Here in Canada, I explained why I have not bought a house with my wife since 2016, I am 27 years old right now. I told my uncle, aunt to sell their house last year during the pandemic when they were tricking everyone in a false sense of security. They did sell it made their $300,000 profit after 10 years from $575,000 paid for and sold it for $875,000 after all real estate commission, fees, closing costs etc. owning it and are renting since a similar house for $2,800 a month. I am seeing 20% to 25% price reductions just in 5 months here in GTA. Their mortgage, property taxes, insurance, maintenance, repairs etc. came out to about $3,900 a month. This means $1,100 a month is going in their pocket and have been living in about the same lifestyle renting their house. This is now building their investments in RRSPs, TFSAs. Just this alone over the next 10 years would easily build up an extra nest egg of $175,000.

    They are still working and have $2,000 a month after paying all their taxes, cost of living, expenses etc. Basically are sitting in cash for the last 9 months. They were not making alot interest 2.1% short term promo savings account but now with 4.5%+ GICs fixing to interest compounding is a good idea since rates have not been this high for 13, 14 years now. Their $300,000 can easily turn into $375,000 in 5 years in GICs. Since they are both 49 now and have already $700,000 in savings, investments with CPP, OAS coming in the future few years, rent will be all covered just by that and they will have at least $1.5 million to $1.75 million just in savings, investments by retirement in 10 to 15 years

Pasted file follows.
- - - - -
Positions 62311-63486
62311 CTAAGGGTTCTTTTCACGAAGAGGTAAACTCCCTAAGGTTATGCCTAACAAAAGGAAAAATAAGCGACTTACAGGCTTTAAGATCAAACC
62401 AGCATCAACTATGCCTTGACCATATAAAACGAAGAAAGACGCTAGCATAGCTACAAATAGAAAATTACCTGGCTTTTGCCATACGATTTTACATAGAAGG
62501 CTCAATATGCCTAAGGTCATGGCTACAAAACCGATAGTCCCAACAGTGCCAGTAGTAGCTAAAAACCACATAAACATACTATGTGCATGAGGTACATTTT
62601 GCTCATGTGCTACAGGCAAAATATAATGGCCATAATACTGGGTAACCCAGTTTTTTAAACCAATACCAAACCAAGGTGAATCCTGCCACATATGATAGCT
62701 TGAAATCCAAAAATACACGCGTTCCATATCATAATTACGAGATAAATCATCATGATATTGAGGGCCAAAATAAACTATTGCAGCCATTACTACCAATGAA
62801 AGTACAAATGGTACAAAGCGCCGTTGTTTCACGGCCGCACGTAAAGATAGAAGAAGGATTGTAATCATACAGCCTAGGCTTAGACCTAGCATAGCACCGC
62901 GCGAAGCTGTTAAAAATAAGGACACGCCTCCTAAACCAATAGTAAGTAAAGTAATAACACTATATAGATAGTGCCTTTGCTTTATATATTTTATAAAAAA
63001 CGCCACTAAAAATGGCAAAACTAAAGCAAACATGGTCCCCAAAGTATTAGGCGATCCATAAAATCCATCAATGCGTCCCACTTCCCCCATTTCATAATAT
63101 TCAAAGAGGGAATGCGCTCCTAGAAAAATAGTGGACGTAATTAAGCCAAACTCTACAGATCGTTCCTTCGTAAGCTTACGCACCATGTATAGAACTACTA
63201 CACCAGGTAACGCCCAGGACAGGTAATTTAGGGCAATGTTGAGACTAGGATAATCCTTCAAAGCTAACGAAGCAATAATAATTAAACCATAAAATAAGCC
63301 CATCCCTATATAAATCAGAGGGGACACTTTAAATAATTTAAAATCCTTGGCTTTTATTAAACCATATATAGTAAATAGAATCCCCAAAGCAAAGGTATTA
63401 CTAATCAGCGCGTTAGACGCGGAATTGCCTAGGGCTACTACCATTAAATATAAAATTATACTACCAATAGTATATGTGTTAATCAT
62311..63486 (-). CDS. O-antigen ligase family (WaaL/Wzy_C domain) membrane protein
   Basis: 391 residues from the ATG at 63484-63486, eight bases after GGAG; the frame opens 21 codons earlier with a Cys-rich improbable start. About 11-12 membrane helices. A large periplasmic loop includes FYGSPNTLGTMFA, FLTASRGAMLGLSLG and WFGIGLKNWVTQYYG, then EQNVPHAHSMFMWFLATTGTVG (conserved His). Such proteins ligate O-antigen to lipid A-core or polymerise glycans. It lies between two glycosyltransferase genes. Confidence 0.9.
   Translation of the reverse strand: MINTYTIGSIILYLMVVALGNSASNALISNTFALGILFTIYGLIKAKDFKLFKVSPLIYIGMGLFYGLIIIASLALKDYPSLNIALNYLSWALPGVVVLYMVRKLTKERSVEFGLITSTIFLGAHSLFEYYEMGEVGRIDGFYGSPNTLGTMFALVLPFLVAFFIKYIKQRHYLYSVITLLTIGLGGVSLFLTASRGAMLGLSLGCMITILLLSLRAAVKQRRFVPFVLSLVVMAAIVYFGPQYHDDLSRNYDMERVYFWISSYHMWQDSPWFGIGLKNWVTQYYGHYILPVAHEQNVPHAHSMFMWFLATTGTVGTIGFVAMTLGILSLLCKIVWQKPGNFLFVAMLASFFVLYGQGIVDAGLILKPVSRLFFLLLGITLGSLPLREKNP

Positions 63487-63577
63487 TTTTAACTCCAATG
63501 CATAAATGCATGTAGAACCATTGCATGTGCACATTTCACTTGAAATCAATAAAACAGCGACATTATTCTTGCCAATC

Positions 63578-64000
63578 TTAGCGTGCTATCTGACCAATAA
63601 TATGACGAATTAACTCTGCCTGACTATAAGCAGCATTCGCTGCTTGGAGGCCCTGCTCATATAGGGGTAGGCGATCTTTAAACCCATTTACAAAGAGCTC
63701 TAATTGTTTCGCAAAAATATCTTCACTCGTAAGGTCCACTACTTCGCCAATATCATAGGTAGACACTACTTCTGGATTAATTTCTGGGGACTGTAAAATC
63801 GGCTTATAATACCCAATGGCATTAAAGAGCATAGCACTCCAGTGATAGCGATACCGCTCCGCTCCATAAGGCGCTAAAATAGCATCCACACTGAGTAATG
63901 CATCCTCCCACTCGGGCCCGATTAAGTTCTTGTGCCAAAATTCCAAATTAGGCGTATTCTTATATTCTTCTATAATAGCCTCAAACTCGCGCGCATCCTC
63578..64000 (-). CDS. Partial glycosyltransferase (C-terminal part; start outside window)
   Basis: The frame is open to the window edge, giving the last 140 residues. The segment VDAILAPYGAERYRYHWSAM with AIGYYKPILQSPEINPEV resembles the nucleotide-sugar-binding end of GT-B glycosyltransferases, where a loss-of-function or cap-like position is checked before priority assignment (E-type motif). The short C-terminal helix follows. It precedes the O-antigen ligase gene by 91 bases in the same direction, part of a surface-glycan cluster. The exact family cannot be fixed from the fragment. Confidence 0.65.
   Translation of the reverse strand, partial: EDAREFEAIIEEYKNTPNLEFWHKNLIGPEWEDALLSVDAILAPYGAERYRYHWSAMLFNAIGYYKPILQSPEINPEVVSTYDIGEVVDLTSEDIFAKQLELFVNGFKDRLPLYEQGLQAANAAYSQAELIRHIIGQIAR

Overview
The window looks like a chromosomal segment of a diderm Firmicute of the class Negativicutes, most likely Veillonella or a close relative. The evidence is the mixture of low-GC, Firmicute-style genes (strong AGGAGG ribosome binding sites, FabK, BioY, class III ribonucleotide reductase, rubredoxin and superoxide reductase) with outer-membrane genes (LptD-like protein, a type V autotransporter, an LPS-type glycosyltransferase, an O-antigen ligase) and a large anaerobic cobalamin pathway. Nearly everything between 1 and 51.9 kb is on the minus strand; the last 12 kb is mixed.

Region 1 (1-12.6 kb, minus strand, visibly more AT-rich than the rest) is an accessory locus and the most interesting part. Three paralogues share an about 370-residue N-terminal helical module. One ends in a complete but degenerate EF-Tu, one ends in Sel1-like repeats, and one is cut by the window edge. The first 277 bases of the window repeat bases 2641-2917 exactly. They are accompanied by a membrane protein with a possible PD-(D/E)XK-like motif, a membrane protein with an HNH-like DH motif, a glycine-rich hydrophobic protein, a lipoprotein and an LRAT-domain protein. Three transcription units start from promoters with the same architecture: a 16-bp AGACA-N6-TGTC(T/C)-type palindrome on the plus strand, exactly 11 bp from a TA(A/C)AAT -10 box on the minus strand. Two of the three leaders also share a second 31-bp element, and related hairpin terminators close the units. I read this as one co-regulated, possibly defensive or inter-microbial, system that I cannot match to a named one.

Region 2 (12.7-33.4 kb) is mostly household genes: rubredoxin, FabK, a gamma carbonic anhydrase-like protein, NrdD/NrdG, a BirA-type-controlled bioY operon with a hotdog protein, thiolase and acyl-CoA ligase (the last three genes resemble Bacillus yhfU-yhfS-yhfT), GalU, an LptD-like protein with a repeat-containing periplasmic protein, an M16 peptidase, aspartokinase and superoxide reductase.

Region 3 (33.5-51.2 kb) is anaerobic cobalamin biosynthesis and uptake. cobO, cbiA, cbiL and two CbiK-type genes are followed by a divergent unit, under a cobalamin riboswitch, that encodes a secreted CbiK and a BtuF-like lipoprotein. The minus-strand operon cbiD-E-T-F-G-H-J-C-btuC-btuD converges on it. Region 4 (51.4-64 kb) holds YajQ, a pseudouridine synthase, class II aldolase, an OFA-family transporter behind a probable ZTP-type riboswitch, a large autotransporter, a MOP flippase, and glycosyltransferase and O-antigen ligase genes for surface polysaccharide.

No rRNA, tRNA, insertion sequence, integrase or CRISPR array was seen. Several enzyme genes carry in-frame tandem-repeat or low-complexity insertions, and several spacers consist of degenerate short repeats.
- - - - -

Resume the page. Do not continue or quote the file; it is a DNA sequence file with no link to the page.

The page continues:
• The Real Tony says:

      If interest rates rise further and hold their rent will probably fall a lot because they started renting near when home prices peaked. $2,8000 a month will probably drop to $2,000 a month in a year to 18 months as there’s a lag for rents when home prices fall.

    • Augustus Frost says:

      Most people assume that nothing unexpected or bad will happen, especially to them. They may not admit it, but their choices demonstrate it anyway.

      • Turtle says:

        What could go wrong when you spend $800K with a TOTALLY MIRACULOUS rate of 2.8% in California?

        The realization that you have to live in Paramount for basically the rest of your life, for one.

    • Pete in Toronto says:


      2 of the Big 5 Canadian banks have dividend yields above 5%; the others above 4%. Telecom-company yields here are attractive to me too.

  46. Xavier Caveat says: